DREAM Act would reduce deficit, strengthen military...and perhaps save the world

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Last December, when the DREAM (Development, Relief, and Education for Alien Minors) Act came up five votes short in the Senate, advocates began to worry that this seemingly modest piece of immigration reform, which offers a pathway to citizenship for undocumented youth who do well in college and/or serve in the military would not be able to get the necessary votes, even with Barack Obama as President. Rahm Emanuel, who served as Obama’s Chief of Staff up until last October, was reportedly criticized by some for allegedly not doing enough to support immigration reform. And frustration was high, as the community was forced to petition U.S. Immigration and Customs Enforcement (ICE) each and every time they heard that a well-performing student, with no criminal record, like Steve Li or Mandeep was about to be sent to a country that they barely knew--taking their education and knowledge of the United States with them.

But six months later, the DREAMers (undocumented students who want to serve their adopted country) are refusing to take “no” for an answer. (In December, Steve Li won a reprieve, and last week ICE decided not to deport Mandeep, who was voted in high school as "most likely to save the world." ) And now Emanuel, who was sworn in as Chicago’s mayor in May, is raising his voice in support of the DREAM Act, which Sen. Dick Durbin (D-IL), who has been fighting for immigration reform for more than a decade, is sponsoring. And they are hoping to turn the tide and get Republicans to vote for legislation they say will reduce the deficit, build up the military and perhaps, by not deporting young U.S. trained geniuses, even save the world.

“The DREAM Act is consistent and reinforces the values of citizenship,” Emanuel said during a June 27 telephone call with reporters on the eve of the U.S. Senate’s first-ever hearing on the DREAM, which Durbin will chair June 28. “Having a DREAM Act pass at the national level will help us reinforce the right type of values,” Emanuel continued, noting that Colin Powell, a retired four-star general who was Secretary of State under President G.W. Bush, and Obama's retiring Sec. of Defense Robert Gates, both support Durbin’s bill

Rahm was joined by Obama’s Education Secretary Arne Duncan and Margaret Stock, a former professor at the U.S. Military Academy at West Point, in arguing that the DREAM Act will stimulate the economy and benefit themilitary, by allowing thousands of top-performing U.S.-educated youth to give back to their adopted country rather than face deportation to countries they barely remember, where they could fall victim of forces that don’t have America’s interests at heart.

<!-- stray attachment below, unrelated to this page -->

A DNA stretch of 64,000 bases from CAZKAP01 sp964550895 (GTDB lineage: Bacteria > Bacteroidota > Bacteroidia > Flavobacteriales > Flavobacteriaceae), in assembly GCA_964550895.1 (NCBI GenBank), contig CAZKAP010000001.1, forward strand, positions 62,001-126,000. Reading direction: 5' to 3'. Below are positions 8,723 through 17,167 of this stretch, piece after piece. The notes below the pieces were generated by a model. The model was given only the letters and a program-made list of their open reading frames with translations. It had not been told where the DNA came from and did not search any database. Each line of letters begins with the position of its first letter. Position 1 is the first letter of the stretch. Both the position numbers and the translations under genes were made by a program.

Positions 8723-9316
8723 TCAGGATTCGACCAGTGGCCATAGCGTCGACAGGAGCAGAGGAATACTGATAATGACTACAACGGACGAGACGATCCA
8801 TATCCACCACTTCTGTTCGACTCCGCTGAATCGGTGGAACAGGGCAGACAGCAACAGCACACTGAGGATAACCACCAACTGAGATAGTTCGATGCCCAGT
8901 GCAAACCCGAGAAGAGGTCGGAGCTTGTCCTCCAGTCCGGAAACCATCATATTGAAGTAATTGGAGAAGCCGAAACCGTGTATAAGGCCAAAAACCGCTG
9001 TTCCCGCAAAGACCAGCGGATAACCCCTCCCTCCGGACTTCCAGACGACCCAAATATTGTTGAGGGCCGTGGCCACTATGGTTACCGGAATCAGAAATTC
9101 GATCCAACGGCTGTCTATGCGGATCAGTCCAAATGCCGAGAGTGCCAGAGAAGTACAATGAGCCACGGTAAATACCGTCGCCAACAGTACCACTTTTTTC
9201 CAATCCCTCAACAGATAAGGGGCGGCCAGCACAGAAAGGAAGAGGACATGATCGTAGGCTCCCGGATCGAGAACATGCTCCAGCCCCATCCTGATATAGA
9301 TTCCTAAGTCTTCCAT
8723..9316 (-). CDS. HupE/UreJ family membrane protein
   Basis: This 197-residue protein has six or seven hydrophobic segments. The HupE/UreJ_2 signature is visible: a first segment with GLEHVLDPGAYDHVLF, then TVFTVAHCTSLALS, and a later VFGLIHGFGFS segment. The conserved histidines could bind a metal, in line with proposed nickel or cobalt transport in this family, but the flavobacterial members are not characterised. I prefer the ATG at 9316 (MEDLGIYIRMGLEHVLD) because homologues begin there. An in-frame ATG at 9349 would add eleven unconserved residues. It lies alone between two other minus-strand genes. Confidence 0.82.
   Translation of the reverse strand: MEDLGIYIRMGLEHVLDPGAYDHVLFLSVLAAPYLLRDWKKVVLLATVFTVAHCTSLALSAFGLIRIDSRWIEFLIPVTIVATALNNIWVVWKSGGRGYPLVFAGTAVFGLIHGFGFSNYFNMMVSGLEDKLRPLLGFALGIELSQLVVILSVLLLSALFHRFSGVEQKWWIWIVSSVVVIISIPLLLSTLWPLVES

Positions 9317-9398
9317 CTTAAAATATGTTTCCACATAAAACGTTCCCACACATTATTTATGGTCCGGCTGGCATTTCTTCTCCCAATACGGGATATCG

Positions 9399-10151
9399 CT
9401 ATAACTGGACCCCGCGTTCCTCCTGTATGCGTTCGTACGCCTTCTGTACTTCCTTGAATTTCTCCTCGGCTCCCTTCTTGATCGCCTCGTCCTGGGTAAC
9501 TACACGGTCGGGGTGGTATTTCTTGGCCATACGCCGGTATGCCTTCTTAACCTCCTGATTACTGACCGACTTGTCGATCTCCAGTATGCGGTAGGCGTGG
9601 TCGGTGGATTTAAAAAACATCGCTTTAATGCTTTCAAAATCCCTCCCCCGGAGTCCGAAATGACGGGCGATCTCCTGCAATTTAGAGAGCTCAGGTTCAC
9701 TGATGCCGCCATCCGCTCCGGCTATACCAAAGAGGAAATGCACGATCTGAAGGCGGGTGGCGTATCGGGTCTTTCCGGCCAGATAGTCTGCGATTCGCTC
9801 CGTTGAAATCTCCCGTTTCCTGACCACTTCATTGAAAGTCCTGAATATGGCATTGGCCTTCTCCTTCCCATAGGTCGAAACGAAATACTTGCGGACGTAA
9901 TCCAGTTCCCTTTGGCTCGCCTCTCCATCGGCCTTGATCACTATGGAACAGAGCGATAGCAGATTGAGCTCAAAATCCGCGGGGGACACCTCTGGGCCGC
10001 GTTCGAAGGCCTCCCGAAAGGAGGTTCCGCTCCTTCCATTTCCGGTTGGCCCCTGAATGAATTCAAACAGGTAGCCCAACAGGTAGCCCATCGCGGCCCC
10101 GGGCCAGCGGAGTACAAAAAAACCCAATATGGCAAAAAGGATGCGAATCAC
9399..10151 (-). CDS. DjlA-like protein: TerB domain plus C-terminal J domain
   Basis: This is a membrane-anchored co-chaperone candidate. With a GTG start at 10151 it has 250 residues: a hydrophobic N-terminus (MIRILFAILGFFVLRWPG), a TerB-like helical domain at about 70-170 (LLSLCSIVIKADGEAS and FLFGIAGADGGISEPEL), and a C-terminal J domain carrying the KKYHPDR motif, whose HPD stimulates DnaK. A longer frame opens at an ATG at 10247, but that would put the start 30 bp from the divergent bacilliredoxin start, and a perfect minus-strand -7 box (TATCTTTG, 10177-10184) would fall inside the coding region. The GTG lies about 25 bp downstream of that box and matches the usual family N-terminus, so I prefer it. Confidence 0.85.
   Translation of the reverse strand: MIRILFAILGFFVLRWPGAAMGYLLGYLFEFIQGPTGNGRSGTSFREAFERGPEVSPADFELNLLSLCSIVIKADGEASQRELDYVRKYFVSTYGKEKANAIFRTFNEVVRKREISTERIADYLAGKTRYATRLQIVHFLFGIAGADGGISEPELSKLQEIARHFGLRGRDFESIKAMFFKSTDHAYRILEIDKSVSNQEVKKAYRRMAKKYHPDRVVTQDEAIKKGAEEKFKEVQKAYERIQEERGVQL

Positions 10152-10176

As former head of Chicago Public Schools, Duncan said he met plenty of students who “happened not to be born in America” but had excelled in public schools, only to find the door slammed shut, when it was time to go to college. “We need to summon the courage and political will to do the right thing for our country,” he said.

Duncan pointed to Pulitzer Prize-winning journalist Jose Vargas, whose story about his life as an undocumented immigrant was turned down by the Washington Post, before the New York Times magazine published it this weekend. “How many other Pulitzer Prize winners are there out there?” he asked.

And former West Point professor Margaret Stock explained that many of the DREAMers have great potential as military recruits, but are barred from enlisting, even though some of them try to anyway, under the current system.  "They are patriotic, honorable and want to serve the country,” Stock said.

Some of these potential recruits won’t qualify, because they have asthma or physical impairments, Stock noted. But she predicted that those that do, will do very well, based on a Pentagon study that showed that legal immigrants who enlist outperform U.S. citizens. And that, Stock added, could help fill the recruitment gap that is coming, as the economy recovers, and the U.S.-born population continues to age.

Records show that the military hasn’t had any difficulty meeting its goals since the economy tanked, a few years ago. But Stock predicted that the U.S. Armed Forces will face a difficult recruitment climate, as the recession ends. Unless the DREAM Act, which would dramatically enlarge the number of potential military recruits, passes.  “It would allow us to tap into a pool of homegrown talent that is highly motivated to join,” she said.